Farmers’ protest | Govt issues notice to Twitter, warns of penal action

Centre asks microblogging site to comply with its order related to removal of contents as well as accounts related to ‘farmer genocide’

The Union government has issued a notice to Twitter to comply with its order related to removal of contents as well as accounts related to ‘farmer genocide’, while warning that refusal to do so may invite penal action, The Hindu has learnt.

“The Ministry of Electronics and Information Technology [MeitY] had passed an interim order dated 31.01.2021 as a matter of emergency blocking 257 URLs and 1 Hashtag under section 69 A of the Information Technology Act, 2000… on the ground that the said URLs and hashtag are spreading misinformation about protests and has the potential to lead to imminent violence affecting public order situation in the country,” a source in the MeitY said.

Twitter unilaterally unblocked accounts/tweets despite the government order for blocking. It was an intermediary and was obliged to obey the government direction, the source stated.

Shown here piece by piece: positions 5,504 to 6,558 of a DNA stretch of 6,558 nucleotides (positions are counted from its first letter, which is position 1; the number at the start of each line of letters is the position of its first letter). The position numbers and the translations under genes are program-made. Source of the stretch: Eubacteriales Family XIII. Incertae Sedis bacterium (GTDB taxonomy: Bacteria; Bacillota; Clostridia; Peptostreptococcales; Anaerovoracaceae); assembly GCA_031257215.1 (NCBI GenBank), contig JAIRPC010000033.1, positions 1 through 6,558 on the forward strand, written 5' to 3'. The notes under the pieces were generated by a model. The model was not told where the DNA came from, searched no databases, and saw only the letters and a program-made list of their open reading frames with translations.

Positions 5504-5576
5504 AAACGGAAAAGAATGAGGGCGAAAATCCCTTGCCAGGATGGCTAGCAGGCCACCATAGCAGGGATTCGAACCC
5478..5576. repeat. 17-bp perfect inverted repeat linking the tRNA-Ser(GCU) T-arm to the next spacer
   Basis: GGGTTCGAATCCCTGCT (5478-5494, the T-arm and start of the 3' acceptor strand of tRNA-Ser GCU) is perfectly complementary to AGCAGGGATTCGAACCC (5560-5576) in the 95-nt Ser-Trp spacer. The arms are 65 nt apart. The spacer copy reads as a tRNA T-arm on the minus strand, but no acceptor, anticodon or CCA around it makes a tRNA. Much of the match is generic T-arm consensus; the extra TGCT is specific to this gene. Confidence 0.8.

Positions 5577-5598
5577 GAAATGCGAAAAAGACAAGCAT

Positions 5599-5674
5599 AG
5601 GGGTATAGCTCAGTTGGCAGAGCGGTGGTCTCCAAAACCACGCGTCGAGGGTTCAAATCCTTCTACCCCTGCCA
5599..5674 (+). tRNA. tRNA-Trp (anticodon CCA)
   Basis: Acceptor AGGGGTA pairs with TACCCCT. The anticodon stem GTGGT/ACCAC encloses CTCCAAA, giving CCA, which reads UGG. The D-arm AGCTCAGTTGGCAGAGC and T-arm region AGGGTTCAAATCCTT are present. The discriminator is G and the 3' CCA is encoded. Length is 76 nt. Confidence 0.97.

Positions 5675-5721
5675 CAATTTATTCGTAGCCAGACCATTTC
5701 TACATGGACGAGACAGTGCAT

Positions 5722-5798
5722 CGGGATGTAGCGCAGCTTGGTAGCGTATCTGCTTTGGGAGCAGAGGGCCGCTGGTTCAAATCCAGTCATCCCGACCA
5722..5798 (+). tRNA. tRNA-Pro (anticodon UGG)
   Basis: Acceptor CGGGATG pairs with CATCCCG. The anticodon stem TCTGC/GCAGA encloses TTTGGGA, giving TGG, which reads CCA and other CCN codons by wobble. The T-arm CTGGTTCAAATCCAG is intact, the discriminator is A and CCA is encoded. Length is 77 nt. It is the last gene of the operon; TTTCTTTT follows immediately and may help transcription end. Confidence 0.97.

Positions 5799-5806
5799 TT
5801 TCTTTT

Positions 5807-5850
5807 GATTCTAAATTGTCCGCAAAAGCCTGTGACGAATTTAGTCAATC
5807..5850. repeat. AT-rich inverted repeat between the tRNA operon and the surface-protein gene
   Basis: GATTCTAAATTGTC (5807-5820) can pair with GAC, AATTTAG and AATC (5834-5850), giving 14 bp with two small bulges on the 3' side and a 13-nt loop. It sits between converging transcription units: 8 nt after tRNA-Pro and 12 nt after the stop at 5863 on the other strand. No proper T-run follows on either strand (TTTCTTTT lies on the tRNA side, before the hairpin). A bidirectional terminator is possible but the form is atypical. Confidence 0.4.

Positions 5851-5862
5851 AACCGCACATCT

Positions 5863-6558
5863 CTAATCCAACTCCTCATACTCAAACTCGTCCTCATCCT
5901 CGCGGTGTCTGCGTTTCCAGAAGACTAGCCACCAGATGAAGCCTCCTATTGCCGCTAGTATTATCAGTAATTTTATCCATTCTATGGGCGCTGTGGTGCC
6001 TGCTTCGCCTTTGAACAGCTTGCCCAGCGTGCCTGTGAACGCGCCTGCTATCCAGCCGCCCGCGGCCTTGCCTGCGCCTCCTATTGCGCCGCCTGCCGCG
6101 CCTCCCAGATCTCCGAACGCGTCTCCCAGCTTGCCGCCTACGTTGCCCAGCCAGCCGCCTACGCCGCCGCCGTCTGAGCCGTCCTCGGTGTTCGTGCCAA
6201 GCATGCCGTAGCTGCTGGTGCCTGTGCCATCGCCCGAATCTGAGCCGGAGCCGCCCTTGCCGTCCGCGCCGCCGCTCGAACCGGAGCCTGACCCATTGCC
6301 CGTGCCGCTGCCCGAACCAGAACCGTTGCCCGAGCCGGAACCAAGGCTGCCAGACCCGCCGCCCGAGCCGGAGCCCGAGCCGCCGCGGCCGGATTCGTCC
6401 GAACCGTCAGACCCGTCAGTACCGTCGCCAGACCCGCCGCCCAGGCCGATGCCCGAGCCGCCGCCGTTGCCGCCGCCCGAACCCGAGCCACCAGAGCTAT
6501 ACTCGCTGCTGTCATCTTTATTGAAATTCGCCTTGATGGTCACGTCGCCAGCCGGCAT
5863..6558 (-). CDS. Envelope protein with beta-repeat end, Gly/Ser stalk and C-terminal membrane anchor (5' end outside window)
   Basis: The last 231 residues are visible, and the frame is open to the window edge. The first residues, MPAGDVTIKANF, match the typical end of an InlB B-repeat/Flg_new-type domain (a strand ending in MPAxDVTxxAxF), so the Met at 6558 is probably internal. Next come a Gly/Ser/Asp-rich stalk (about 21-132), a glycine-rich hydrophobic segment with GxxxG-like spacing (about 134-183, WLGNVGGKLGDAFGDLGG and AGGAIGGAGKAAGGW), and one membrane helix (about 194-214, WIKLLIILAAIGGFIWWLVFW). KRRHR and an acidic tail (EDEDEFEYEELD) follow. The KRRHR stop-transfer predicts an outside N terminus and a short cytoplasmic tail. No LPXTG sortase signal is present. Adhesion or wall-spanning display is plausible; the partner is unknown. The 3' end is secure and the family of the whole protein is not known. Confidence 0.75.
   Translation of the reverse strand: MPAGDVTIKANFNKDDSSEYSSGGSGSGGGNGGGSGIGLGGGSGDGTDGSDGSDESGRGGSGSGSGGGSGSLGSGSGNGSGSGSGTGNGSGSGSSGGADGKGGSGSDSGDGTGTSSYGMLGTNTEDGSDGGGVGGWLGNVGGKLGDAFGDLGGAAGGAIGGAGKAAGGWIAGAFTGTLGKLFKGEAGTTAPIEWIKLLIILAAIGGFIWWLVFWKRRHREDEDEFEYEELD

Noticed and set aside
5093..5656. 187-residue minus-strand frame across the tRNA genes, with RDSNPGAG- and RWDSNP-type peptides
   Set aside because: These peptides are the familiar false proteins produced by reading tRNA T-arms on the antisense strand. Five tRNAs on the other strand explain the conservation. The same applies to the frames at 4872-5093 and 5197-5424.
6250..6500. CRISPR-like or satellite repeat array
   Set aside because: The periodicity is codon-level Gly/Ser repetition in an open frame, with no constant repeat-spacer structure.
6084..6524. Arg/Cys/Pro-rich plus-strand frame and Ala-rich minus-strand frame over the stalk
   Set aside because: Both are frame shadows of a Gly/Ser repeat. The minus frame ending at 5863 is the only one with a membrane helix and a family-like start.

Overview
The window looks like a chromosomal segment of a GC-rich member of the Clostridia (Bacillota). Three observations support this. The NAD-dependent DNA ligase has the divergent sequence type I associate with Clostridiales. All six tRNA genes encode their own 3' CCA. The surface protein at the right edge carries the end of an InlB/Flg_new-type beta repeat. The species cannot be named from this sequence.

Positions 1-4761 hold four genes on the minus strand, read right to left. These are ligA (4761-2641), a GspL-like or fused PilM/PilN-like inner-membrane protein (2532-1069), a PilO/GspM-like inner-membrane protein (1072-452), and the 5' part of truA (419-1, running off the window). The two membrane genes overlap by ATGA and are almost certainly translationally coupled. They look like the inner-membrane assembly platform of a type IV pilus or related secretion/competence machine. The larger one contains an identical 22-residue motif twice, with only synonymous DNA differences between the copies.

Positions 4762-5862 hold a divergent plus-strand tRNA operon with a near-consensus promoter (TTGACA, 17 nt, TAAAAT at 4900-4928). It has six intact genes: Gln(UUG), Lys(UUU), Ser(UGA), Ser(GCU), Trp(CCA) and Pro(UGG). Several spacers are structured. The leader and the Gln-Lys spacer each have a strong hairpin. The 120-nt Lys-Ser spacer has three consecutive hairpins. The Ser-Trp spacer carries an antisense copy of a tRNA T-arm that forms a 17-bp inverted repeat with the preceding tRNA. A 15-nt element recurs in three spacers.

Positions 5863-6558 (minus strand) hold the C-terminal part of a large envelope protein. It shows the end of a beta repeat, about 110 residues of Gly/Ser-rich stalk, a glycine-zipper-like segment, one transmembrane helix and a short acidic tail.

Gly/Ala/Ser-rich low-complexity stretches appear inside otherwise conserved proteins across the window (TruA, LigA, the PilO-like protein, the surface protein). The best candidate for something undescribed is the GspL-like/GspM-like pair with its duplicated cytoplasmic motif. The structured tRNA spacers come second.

“Refusal to do so may invite penal action. The government notice quotes more than half a dozen Supreme Court judgments, including of constitutional benches, as to what is public order and what are the rights of authorities. Twitter being an intermediary is obliged to obey the directions as per the satisfaction of the authorities as to which inflammatory content will arouse passion and impact public order,” the source added.

Contests order

The microblogging site on Tuesday evening restored all accounts, hours after blocking them citing “legal demand”. A source told The Hindu that the platform, in a meeting with government officials, contested the order, arguing that these accounts were “not in violation of Twitter policy”.

In the notice, the MeitY pointed out the “prevailing situation”, which resulted in a major public order issue on January 26, 2020. “The statutory authorities are doing everything possible to ensure that no adverse public order situation takes place and no cognizable offences are committed. In light of these developments and as a part of due process, and as per the settled practice, an order was passed…” the source said.

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